a Cancer Registry Zurich, Zug, Schaffhausen and Schwyz, Institute of Pathology and Molecular Pathology, University Hospital Zurich, Zurich, Switzerland
b Epidemiology, Biostatistics and Prevention Institute, University of Zurich, Zurich, Switzerland
AIMS OF THE STUDY
The Cancer Registry Zurich, Zug, Schaffhausen and Schwyz is one of the oldest cancer registries in Switzerland, first registering tumours in 1980 for the canton of Zurich. The aim of this study was to analyse trends in incidence and mortality for the most common types of cancer in the canton of Zurich from 1981 to 2017.
In this analysis of population-based cancer registry data, we included malignant tumours of the breast (ICD10 C50), prostate (C61), colon/rectum (C18–C21), lung (C33–C34), and melanoma (C43), diagnosed between 1981 and 2017. Age-standardised incidence and mortality rates per 100,000 person-years were computed using the 1976 European Standard Population. Incidence and mortality time trends were assessed using joinpoint regression analysis.
In men, incidence for prostate cancer and melanoma increased over the study period, while it decreased for colon/rectum and lung cancer. A joinpoint for prostate cancer indicated the start of a decreasing trend in 2002. In women, incidence increased for breast cancer, lung cancer and melanoma; no trend was observed for colon/rectum cancer. Cancer mortality decreased for prostate, colon/rectum and lung cancer in men, with no clear trend for melanoma. In women, mortality decreased for breast cancer, colon/rectum cancer and melanoma, but increased for lung cancer.
The overall increasing incidence trends for prostate and breast cancer, as well as for melanoma, are in line with data from other Western countries. While lung cancer incidence is decreasing in men, it is still on the rise in women. Despite increasing incidence rates, mortality rates are decreasing for all localisations except for lung cancer in women. The opposite direction of incidence and mortality curves is probably mostly due to better and more effective treatment options, as well as earlier detection.
Keywords: breast cancer, prostate cancer, melanoma, lung cancer, colon/rectum cancer, time trends, Switzerland, incidence, mortality
As in many European countries, the most common types of cancer in Switzerland are breast (women) and prostate (men), lung and colon/rectum cancer . In addition, melanoma ranks among the five most common types of cancer. These national trends are also observed in the canton of Zurich, which is the largest Swiss canton with a population of about 1.5 million in 2017 .
In 2017, more than 1,000 new cases of prostate and breast cancer were diagnosed in the canton of Zurich. Furthermore, we registered around 720 new colorectal cancer cases, 790 new lung cancer cases, and 620 new melanomas. Due to an increase in the population of the canton of Zurich of more than 30% between 1980 and 2017, the absolute numbers of new cancer cases increased. Therefore, age-standardised incidence and mortality rates per 100,000 are the most appropriate measures to study these changes, since they take into account the size of the population as well as its age structure. Nevertheless, changes in the absolute numbers are of interest, especially regarding health system costs.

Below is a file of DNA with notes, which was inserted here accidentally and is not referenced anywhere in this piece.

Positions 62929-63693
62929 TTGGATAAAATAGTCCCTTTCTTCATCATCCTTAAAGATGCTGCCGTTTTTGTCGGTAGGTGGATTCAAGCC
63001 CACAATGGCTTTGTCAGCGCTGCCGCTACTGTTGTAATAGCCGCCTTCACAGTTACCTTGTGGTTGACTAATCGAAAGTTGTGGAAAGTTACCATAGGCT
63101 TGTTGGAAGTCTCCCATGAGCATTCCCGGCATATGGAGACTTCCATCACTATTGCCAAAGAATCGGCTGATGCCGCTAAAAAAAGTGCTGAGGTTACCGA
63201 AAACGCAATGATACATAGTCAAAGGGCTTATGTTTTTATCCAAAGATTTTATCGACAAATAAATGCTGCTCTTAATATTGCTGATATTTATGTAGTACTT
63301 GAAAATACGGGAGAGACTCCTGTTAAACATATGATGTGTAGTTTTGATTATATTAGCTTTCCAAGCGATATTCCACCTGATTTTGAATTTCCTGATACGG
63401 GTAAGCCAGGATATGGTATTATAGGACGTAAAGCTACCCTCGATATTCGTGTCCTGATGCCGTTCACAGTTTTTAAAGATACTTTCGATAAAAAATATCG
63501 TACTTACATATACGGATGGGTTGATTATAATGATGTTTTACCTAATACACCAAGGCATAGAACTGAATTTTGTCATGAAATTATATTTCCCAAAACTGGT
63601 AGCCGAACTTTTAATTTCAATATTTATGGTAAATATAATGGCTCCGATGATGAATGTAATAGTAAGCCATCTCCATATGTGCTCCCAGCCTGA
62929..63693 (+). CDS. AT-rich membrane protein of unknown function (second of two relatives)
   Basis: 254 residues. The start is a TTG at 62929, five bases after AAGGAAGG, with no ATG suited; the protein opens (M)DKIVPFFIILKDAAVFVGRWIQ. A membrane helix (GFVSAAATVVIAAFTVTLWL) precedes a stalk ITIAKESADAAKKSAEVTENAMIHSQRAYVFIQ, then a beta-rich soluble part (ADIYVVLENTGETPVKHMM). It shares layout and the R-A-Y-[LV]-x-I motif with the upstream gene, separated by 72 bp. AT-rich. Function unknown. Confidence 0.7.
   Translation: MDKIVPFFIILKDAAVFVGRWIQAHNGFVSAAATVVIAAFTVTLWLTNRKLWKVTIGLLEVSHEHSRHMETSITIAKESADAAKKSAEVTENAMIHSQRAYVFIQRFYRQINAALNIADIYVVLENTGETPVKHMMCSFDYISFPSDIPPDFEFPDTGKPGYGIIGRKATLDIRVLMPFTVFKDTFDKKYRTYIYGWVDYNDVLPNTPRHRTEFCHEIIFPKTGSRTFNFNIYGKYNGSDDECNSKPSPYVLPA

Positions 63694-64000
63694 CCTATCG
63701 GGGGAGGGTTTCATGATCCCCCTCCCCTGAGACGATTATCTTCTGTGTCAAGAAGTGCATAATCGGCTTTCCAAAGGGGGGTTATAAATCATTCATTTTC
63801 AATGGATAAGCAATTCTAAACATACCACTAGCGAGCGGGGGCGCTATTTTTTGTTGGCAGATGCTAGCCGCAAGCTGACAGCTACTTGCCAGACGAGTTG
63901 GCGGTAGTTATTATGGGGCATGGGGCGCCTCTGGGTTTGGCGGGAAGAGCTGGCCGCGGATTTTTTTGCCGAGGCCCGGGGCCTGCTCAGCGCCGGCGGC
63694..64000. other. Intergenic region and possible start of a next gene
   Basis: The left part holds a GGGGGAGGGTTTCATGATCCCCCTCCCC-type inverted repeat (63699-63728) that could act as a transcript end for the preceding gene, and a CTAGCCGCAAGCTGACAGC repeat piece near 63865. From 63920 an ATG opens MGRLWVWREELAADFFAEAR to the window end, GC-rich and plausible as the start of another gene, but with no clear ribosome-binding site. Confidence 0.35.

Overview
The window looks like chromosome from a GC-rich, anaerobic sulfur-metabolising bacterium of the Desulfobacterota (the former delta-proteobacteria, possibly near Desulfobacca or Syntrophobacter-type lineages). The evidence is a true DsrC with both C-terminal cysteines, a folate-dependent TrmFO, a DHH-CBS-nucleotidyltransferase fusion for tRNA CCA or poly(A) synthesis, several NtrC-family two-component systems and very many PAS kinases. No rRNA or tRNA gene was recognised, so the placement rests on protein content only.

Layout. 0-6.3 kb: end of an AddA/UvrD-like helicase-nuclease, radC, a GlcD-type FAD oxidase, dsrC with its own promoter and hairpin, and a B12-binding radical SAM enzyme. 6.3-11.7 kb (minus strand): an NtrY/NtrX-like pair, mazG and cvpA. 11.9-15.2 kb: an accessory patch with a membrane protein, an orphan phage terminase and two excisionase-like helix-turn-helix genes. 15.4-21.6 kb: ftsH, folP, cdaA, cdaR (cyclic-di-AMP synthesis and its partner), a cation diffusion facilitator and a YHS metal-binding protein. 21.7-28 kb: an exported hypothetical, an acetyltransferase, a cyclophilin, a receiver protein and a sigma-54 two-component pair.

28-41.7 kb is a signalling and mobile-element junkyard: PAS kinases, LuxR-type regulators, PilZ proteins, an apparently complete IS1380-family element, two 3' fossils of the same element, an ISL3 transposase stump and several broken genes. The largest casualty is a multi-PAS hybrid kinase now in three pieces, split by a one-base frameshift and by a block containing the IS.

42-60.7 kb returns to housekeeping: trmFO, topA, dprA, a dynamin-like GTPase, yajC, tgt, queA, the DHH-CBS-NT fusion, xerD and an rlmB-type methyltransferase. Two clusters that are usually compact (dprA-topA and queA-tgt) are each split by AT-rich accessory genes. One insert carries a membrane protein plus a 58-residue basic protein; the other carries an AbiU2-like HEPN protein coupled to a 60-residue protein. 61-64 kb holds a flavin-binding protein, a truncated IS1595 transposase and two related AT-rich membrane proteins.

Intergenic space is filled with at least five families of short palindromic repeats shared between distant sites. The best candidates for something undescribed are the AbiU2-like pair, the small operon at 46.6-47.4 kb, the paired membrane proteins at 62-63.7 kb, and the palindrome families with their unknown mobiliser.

Cancer registration in the canton of Zurich dates back to 1980. This provides the opportunity to look at time trends for more than 35 years regarding incidence and mortality of common types of cancer. Time trends are of interest for several reasons: they reflect changes in screening behaviour, effects of prevention efforts and health care planning, adaptions in treatment guidelines and treatment techniques, changes in the population distribution, etc. Furthermore, time trends may have an impact on future health care and prevention planning, and may affect the elaboration of guidelines regarding treatment and screening.
The availability of variables such as sex, age, and stage at tumour diagnosis further allows for stratifying analyses and investigating potentially diverging trends in subgroups. For example, screening efforts may lead to a specific increase in localised tumours . Moreover, changes in stage distribution at diagnosis, as well as improvement in treatments, may affect mortality rates .
The aim of the present study was to present time trends in incidence and mortality rates for the most common types of cancer from 1981 to 2017 in the canton of Zurich, Switzerland. For more in-depth insights, trends were stratified by sex and age group and, for incidence rates, additionally by stage.
Materials and methods
Cancer registration in Switzerland is mandatory from 2020 onwards, based on a national law. However, mainly based on cantonal legislation, several cantons have started to register cancer data much earlier, with the oldest registry dating back to the 1970s. The population-based cancer registry of the cantons of Zurich, Zug, Schaffhausen and Schwyz started registering data in 1980 for Zurich, in 2011 for Zug, while Schaffhausen and Schwyz joined the registry in 2020. The patient’s main place of residence at the time of diagnosis is the criterion for inclusion in the respective cantonal cancer registry. For the present analysis, we only included data from the canton of Zurich in order to investigate trends over more than 30 years. Compared to the whole country, the canton of Zurich is an urban canton with slightly more individuals between 20 and 39 years, and fewer above 60 years. Furthermore, the proportion of non-Swiss individuals is slightly higher in Zurich than in Switzerland.